Order or chaos – it all comes down to that, doesn’t it?  Either the universe is organized according to certain immutable laws, or all events are essentially random.  Recent cosmological discoveries point to a Big Bang occurring 13.7 billion years ago, to a singular event giving birth to the universe as we know it, thereby ruling out the possibility that things are now as they have always been.  But that leaves the non-religious thinker no choice but to embrace utter randomness.  And that’s a tough pill to swallow.

Order or chaos?  While fly fishing a mountain stream, I see plenty of both.  All around me there are downed trees, rotting wood, and the quiet tumult of growth and decay, yet the leaves overhead are turning gold, completing a cycle set in motion many centuries ago.  Rocks are strewn about haphazardly, as are twigs and branches, yet the stream itself follows the inexorable tug of gravity.  Is wild nature ordered or chaotic?  A good argument can be made either way.

A small brown trout rose to my showy fly, an Ausable Wulff, then all was quiet for a while.  When I spotted a cloud of tiny, slate gray mayflies hovering over the water, I changed to another fly – one called a Blue-winged Olive – that better matched the hatch.  I was betting that the hungry mouths beneath the water’s surface would know the difference.  This bet didn’t escape the philosopher in me.  I was betting on natural order and was not disappointed.  Several trout splashed to the surface, chasing my tiny gray fly.  Unfortunately, I didn’t have the eyes to see my offering on the water so I missed the strikes, leaving all matters philosophical unresolved.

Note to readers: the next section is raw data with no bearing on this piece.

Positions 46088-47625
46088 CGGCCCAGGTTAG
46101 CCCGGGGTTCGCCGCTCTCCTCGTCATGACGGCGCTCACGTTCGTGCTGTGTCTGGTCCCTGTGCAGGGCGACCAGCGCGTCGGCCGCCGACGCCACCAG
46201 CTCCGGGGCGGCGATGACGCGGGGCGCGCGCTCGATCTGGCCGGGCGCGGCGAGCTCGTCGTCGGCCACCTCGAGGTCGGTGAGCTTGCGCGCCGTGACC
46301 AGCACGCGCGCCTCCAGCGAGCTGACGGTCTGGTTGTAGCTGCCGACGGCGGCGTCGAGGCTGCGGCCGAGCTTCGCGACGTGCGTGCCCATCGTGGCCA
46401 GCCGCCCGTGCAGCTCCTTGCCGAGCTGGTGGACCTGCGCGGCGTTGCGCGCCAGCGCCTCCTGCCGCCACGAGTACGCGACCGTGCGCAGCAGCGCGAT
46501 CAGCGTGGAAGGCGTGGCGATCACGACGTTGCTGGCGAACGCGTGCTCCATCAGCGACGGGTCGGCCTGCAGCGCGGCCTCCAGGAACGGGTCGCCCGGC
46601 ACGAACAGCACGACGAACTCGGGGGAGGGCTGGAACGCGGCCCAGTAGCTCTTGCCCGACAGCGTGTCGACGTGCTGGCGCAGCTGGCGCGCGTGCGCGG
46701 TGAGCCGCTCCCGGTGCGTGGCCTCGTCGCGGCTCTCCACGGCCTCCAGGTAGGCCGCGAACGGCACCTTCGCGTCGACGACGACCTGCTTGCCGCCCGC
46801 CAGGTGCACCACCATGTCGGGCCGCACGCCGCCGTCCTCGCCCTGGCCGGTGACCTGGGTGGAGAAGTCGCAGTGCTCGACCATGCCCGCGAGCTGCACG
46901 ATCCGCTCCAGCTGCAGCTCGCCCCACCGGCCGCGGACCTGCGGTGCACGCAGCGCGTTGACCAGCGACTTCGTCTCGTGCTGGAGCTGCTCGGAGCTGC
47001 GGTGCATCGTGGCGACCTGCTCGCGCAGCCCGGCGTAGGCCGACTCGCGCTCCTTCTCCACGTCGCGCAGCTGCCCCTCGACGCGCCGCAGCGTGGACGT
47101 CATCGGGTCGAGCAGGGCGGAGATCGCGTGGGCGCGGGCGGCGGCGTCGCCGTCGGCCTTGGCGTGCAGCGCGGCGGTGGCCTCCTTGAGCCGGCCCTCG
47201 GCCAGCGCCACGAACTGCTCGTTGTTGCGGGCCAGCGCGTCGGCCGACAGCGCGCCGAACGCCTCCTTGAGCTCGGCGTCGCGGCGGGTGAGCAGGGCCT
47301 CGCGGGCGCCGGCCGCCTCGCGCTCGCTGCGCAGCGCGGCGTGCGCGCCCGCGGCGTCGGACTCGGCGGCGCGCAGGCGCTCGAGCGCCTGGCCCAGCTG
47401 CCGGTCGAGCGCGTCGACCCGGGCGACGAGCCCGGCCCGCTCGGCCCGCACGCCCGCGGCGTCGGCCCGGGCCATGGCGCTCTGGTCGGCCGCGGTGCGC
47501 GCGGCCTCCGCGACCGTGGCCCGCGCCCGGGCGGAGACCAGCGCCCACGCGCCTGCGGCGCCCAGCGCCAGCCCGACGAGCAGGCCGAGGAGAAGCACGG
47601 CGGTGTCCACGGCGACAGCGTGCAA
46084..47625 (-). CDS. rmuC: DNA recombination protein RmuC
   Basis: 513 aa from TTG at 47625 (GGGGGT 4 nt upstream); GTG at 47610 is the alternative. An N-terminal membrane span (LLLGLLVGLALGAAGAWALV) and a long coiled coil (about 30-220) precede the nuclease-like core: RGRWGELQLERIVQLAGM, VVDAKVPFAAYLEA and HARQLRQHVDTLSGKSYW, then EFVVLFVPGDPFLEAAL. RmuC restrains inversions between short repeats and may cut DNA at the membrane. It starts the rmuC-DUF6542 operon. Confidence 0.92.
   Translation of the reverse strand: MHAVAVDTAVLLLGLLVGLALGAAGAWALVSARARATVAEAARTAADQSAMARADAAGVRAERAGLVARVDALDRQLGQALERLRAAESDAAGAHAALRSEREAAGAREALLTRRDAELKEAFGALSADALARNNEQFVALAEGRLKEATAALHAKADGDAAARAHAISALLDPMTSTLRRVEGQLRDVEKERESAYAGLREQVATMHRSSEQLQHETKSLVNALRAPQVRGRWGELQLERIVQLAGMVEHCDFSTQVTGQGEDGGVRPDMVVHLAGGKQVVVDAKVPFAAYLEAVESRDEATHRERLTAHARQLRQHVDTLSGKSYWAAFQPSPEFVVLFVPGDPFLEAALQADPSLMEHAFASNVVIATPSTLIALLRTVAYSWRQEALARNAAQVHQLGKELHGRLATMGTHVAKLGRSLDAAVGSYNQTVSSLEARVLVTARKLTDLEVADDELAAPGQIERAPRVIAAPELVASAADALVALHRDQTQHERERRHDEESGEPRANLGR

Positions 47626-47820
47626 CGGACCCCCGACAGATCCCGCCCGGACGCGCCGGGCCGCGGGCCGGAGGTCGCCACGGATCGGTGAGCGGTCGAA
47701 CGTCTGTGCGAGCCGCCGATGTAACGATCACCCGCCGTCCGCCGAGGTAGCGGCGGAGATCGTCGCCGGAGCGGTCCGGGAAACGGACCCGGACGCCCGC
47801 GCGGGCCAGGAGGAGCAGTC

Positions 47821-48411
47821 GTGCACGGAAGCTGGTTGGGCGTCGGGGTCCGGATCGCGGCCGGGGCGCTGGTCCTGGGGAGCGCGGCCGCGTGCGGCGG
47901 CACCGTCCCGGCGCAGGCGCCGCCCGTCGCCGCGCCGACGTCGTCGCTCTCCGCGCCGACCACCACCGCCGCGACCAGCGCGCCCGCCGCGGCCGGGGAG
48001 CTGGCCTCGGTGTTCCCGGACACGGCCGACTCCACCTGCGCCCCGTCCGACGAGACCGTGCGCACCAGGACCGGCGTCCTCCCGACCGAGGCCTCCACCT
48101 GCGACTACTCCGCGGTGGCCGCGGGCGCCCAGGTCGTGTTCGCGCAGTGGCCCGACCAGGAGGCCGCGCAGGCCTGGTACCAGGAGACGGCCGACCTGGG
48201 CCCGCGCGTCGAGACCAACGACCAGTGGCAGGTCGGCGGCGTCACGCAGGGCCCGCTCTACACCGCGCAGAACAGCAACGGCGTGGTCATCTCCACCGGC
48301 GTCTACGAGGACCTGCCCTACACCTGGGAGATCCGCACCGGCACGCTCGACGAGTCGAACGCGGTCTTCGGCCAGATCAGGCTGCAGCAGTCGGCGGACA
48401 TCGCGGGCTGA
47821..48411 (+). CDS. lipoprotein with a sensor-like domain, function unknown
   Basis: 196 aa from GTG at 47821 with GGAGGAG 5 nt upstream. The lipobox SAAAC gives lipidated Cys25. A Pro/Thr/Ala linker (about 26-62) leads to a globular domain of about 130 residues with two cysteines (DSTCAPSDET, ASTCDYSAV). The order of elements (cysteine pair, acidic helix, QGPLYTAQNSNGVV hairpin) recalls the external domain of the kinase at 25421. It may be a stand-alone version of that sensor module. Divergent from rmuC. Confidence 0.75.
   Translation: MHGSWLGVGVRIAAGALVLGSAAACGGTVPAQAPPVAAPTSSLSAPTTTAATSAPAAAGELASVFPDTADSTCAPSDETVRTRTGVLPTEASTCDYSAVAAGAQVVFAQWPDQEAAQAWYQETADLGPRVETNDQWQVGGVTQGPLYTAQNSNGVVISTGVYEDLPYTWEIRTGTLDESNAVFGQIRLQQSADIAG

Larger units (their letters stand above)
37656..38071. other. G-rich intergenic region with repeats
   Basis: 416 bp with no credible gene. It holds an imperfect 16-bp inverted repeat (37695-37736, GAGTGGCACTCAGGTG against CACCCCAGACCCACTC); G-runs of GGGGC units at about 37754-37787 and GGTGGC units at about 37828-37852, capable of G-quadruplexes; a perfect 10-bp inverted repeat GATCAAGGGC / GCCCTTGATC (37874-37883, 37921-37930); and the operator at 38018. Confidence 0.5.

Shortly thereafter, I resorted to my showy A. Wulff, which is much easier to see.  I soon hooked and landed a ten-inch brook trout.  It didn’t make any sense, really.  You’d think a big, old brookie would know better than to rise to something that looks as out of place as an A. Wulff.  Clearly Mother Nature was making fun of me, mocking my assumptions.  Or maybe we just don’t have enough information to really know what’s going on around us.  I laughed long and hard at that, while returning the trout to the drink.  There’s always a rationalization, isn’t there?